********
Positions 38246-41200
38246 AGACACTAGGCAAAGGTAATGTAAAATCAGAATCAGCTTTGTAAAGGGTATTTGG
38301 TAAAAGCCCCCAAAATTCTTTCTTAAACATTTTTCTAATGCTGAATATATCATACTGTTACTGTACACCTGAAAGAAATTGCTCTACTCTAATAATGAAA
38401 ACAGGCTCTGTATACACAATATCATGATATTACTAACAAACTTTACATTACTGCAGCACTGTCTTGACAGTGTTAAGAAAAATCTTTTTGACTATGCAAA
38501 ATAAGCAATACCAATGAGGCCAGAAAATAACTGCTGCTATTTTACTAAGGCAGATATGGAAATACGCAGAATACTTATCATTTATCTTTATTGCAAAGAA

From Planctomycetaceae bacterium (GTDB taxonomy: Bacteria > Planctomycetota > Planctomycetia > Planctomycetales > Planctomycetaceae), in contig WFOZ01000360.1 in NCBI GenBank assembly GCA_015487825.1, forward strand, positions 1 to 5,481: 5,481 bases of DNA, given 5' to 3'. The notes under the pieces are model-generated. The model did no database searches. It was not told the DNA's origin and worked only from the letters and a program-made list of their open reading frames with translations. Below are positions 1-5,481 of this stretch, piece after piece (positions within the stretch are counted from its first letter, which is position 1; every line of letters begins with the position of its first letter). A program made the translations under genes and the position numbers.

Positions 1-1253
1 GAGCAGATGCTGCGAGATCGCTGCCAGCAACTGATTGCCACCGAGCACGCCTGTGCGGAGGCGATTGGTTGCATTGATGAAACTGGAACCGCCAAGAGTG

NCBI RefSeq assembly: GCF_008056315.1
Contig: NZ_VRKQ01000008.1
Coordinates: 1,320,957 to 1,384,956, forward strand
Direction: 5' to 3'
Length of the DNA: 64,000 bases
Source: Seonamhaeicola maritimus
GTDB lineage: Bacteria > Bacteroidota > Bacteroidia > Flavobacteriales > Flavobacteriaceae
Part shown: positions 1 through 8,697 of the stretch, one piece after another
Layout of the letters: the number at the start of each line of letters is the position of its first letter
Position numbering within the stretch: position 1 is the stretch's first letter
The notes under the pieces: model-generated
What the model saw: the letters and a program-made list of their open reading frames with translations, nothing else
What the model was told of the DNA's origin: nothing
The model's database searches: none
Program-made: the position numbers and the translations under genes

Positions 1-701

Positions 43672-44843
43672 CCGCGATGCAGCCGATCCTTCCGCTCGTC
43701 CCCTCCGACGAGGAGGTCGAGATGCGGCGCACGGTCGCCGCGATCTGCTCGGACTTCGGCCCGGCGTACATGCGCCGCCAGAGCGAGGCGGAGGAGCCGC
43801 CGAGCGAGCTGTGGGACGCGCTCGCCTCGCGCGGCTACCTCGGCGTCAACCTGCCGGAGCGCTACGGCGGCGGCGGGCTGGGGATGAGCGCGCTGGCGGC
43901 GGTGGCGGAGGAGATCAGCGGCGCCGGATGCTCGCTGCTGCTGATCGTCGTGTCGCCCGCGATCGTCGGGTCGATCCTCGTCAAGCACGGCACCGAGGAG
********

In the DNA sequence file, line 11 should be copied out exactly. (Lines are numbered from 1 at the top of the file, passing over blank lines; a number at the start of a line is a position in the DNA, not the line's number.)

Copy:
Coordinates: 1,320,957 to 1,384,956, forward strand